Microsoft CEO to retire in next 12 months
Seattle/New York, August 24, 2013
Steve Ballmer, a passionate salesman who has been a central figure at Microsoft Corp for more than three decades, unexpectedly announced his retirement as chief executive on Friday.
The surprise move, that ended a controversial 13-year reign in which the world's largest software company lost its position as the dominant force in computing, sent the company's share price up 7 percent, reflecting a widespread view that Ballmer is not the man to reverse the fortunes of a company that remains highly profitable but has failed to navigate the transition to the mobile computing era.
Ballmer's planned exit comes just weeks after the company announced a major reorganization and delivered an earnings report that showed across-the-board weakness in the business, including dismal sales of the company's new Surface tablet and a lukewarm reaction to the crucial Windows 8 operating system.
Microsoft said it had engaged the executive search firm Heidrick & Struggles and would consider both internal and external candidates to succeed Ballmer - underscoring the lack of a succession plan at a company where many talented executives have been squeezed out over the years. Ballmer will stay on for up to a year until a new CEO is found.
A close friend and confidant of co-founder Bill Gates since the company's earliest days, the 57-year-old Ballmer formally notified the company two days ago of his intention to retire, according to a regulatory filing. In an interview with the trade publication ZD Net, director John Thompson said the search for a successor had in fact been underway for some time.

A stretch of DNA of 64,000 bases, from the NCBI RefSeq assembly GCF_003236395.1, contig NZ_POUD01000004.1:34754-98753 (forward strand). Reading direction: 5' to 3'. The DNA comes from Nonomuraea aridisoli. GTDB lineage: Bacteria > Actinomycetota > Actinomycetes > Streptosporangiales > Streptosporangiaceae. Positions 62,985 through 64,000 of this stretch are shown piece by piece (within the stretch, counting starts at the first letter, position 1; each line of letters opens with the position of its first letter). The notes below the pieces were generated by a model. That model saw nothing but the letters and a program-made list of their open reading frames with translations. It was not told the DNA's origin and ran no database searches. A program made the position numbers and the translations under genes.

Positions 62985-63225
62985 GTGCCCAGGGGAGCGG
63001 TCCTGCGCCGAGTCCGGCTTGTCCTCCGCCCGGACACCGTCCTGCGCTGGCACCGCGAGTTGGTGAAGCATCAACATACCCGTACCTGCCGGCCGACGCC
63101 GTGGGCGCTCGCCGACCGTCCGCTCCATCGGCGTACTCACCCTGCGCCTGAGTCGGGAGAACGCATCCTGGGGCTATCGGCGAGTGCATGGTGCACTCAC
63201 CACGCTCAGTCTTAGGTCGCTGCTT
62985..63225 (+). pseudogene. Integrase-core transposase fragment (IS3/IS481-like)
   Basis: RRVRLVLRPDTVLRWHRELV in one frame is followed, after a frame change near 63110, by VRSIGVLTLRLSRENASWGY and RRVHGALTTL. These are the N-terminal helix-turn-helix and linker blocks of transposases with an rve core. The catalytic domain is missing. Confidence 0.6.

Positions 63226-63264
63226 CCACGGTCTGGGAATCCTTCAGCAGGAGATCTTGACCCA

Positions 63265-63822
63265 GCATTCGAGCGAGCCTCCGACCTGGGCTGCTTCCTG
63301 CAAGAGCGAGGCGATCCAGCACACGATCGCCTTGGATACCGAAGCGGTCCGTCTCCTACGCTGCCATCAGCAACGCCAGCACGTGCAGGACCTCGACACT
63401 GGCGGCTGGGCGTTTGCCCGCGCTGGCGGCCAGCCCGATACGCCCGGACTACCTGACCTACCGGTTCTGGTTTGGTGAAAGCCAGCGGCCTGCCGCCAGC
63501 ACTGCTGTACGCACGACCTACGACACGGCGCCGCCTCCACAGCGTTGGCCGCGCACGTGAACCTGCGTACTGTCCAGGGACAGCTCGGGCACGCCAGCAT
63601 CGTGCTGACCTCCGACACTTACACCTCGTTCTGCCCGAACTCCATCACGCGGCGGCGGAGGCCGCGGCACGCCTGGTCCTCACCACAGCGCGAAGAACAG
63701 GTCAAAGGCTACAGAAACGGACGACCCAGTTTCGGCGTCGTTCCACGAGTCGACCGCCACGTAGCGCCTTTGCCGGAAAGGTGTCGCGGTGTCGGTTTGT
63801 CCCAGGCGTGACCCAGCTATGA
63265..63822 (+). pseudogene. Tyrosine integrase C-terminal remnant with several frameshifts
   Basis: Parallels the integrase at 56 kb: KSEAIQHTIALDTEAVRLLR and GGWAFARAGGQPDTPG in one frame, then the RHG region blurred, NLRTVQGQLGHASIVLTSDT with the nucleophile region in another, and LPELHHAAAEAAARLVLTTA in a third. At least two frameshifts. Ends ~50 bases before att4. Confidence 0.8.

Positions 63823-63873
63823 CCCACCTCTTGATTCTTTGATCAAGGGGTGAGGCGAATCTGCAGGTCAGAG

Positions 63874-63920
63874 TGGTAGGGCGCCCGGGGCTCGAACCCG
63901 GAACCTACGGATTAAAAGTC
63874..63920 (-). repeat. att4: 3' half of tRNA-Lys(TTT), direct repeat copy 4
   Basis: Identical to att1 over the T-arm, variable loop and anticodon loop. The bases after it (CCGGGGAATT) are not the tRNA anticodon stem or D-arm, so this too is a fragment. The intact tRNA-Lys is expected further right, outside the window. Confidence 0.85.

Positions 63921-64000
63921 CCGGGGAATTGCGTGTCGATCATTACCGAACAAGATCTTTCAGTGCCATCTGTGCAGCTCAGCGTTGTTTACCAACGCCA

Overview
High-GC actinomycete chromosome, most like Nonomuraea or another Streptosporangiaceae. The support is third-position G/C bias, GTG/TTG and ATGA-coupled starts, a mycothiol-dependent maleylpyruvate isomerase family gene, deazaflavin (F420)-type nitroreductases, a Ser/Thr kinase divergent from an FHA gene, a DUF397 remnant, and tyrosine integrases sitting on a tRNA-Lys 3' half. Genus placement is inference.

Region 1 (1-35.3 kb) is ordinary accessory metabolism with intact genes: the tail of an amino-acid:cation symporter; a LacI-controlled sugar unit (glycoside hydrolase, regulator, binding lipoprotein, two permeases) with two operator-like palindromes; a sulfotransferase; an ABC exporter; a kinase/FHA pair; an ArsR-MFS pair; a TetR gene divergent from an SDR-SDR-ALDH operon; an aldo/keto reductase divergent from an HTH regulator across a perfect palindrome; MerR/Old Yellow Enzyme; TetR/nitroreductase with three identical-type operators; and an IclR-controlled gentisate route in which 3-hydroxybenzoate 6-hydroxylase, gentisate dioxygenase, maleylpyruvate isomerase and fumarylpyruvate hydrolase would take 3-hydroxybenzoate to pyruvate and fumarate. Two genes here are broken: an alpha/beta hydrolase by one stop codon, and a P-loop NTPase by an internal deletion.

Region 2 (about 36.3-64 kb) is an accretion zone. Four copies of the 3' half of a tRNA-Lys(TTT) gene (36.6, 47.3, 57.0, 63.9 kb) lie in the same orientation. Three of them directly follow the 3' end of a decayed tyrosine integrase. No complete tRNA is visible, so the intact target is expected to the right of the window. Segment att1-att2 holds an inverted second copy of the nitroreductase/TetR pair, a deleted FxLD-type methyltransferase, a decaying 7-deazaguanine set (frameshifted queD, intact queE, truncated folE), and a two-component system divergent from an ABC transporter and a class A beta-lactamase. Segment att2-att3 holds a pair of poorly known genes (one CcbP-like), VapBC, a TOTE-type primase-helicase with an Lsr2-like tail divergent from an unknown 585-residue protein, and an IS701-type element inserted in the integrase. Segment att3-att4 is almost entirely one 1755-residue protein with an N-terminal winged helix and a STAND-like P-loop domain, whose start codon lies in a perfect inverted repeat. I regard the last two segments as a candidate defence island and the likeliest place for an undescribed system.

"We are well down the path in the search," said Thomson, who is leading a search committee that also includes Gates.
Still, the timing of the announcement and the lack of a succession plan suggest the recent setbacks may have spurred the company's board to act. Gates remains chairman of the board, which has historically followed his lead.
Ballmer himself acknowledged his decision was abrupt.
"There is never a perfect time for this type of transition, but now is the right time," he wrote in a memo to employees. "This is an emotional and difficult thing for me to do. I take this step in the best interests of the company I love."
Ballmer has faced criticism from investors for years as rivals led by Apple Inc and Google Inc came to dominate huge new markets in smartphones, tablets, Internet search and cloud computing even as Microsoft remained reliant on the traditional personal computer.
Activist investing fund ValueAct Capital Management LP said in April that it had taken a stake in the company and shortly after began agitating for a change in strategy and a clear CEO succession plan.
Microsoft, like Apple, has been under pressure from shareholders to hand back more of its cash hoard, which now totals $77 billion.
"This might accelerate more shareholder-friendly capital returns of that cash treasure trove, which would help in the revaluation of the stock to more appropriate levels," said Todd Lowenstein at fund firm HighMark Capital Management, which holds Microsoft shares.
There are no obvious candidates to succeed Ballmer at a company that has only had two CEOs in its 38-year history.
Ballmer had once indicated that he intended to stay at least until 2017. – Reuters